When locally- based author, educationist, broadcaster and parent Sue Palmer talked at Broughton Primary School on 17 March, her reputation ensured a good turn-out, writes Alan McIntosh.
A former teacher in Edinburgh and headteacher in the Borders, a frequent contributor to the BBC's Today programme and consultant to the National Literacy Trust, she has recently been described in the media as one of Britain’s ‘20 most influential educational thinkers’. Her views were always going to be of interest even if on this occasion they were unlikely to make comfortable listening.
Palmer’s theme was ‘Detoxing Childhood’, a subject drawn from her 2007 bestseller Detoxing Childhood: What Parents Need to Know to Raise Happy, Successful Children.
She began by insisting she is no technophobe, but was quite clear that our adoption of a ‘screen-based culture’ has harmful effects on kids from their earliest years. In many homes, television has to a greater or lesser extent replaced frequent, repeated face-to-face contact between parents and children. At the least, it distracts infants from the pleasurable ‘dance of communication’: learning by copying expressions and tuning-in to language. Later on in life, she continued, social networking sites are no adequate substitute for real socialising between 8–9-year olds.
Whilst admitting that growing up in the 1950s was ‘frequently boring’, Palmer is a champion of unsupervised outdoor play – common then, far less so now. Until the 1980s, she says, outdoor play with friends involved imagination (there were fewer manufactured toys in use), encouraged experimentation, improved fitness, and fostered a degree of resilience to mild physical hardship.
Much of this has gone, she claims. Children have been driven indoors by a hostile traffic environment, and their parents’ disproportionate, media-driven anxiety about everything from pollution to paedophiles. ‘We have created the least physically active generation in history.’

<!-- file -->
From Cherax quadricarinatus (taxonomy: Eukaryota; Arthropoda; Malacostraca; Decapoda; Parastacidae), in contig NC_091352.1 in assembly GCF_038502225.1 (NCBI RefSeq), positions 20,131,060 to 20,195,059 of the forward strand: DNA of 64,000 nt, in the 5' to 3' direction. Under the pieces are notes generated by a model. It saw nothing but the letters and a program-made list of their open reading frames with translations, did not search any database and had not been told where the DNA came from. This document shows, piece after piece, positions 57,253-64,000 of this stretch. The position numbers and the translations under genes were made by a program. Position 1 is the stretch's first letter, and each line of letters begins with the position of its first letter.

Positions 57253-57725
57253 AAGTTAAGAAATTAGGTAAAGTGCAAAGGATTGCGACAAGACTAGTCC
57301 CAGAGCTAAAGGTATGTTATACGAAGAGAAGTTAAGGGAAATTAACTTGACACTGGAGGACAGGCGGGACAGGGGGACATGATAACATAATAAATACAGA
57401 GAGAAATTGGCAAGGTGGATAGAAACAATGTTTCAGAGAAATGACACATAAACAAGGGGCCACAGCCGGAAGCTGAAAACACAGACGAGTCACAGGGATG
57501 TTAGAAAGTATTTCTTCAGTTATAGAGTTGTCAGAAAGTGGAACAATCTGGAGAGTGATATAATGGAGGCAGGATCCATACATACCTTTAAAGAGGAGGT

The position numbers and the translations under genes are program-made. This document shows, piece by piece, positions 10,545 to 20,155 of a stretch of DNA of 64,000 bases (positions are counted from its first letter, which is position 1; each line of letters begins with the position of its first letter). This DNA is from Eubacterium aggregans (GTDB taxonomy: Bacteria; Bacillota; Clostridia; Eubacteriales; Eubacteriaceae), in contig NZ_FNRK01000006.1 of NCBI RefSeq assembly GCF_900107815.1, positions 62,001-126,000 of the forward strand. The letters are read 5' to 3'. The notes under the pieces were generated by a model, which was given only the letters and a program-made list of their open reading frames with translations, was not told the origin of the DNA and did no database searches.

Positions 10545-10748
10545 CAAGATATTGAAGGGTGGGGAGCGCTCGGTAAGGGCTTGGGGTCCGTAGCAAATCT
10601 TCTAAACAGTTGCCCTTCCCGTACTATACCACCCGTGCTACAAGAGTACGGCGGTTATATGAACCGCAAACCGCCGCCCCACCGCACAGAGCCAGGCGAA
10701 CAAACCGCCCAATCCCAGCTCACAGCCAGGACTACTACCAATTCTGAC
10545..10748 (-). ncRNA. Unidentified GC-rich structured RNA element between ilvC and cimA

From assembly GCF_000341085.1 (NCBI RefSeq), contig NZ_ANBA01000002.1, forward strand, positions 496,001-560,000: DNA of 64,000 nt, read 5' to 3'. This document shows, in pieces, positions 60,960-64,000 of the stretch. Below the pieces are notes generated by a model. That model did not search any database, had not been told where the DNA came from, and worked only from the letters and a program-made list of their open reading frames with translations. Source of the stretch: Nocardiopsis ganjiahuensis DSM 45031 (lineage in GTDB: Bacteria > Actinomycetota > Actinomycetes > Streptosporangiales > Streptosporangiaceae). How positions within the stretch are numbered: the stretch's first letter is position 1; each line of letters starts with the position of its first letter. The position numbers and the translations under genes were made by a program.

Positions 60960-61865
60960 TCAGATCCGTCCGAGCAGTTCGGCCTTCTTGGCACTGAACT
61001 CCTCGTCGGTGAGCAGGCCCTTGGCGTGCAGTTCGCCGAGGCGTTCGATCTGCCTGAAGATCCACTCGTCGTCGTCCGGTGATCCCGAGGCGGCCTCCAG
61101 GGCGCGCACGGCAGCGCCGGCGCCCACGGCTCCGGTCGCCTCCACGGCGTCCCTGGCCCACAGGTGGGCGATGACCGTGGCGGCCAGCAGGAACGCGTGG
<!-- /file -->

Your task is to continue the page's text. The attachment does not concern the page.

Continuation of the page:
At this stage, Palmer – who is passionate and persuasive about her beliefs – goes a step further and lays much of the blame for what’s not right about children’s upbringing at the door of capitalism. She tries to avoid the ‘C word’, anxious not to sound politically extreme and confessing herself delighted by many of capitalism’s comforts and material conveniences. She’s also keen not to be mistaken for a conspiracy theorist, insisting that her analysis is based on factual evidence by experts in the field.
More accurately described, her target is ‘competitive consumerism’. She dates its introduction in Britain to the 1980s – the ‘loadsamoney’ decade when there was increasing emphasis on measuring status by material goods rather than by social or personal capital. Without detailing exactly how, she claims the 1980s saw competitive consumerism weaken trust between individuals to the detriment of communities.
In the 1990s, corporate strategists looked for ways to improve competitive consumerism – and so profits – by specifically targeting children. Children are a market in their own right, but are also significant influences on adults’ purchase choices. A recent survey in the US showed that 60% of family cars were chosen by children. No wonder market strategists are so keen to influence (Palmer prefers the term ‘brain-wash’) them.
She refers approvingly at this point to ‘enlightened’ legislation in France (where advertising to kids aged under 3 is illegal) and Sweden (where it’s banned for under-12s).
It’s not all doom and gloom, though. Palmer lists 5 traditional foundations on which parents can base an effective upbringing:
- Love – But not indulgence: insist on proper diet and sufficient sleep.
- Discipline – Children need to know the ‘rules of the game’, the rules of behaviour, social boundaries. Commercial exploiters of children want to do away with rules, and give children unfettered licence to make (easily manipulated) consumer choices.
- Language – Effective language extends choice and sets people free. It involves children talking and listening to their families. It cannot properly be acquired in front of screens.
- Play – Children need to play in the real world as well as cyber worlds, and not always with parents hovering in the background or interfering.
- Education – This follows and builds upon the previous 4 points, but is not a substitute for them.
Parents can make a difference, Palmer enthuses, but society as a whole needs to mobilise in its own defence. She encourages British parents to follow the US example and organise mass petitions for improvements and controls. She recommends parents lobby their politicians to take the issue seriously, and has herself recently been invited to address the Conservative Party Conference.
Becoming politically savvy may be a necessary step, but as much as anything, she claims, what is required is a radical ‘change of mind’. We need to retrace our steps, and ‘remember how to value kindness more than irony, cynicism and smart-alec reactions.’
For more information visit www.suepalmer.co.uk (from which site all photos used here are reproduced with permission).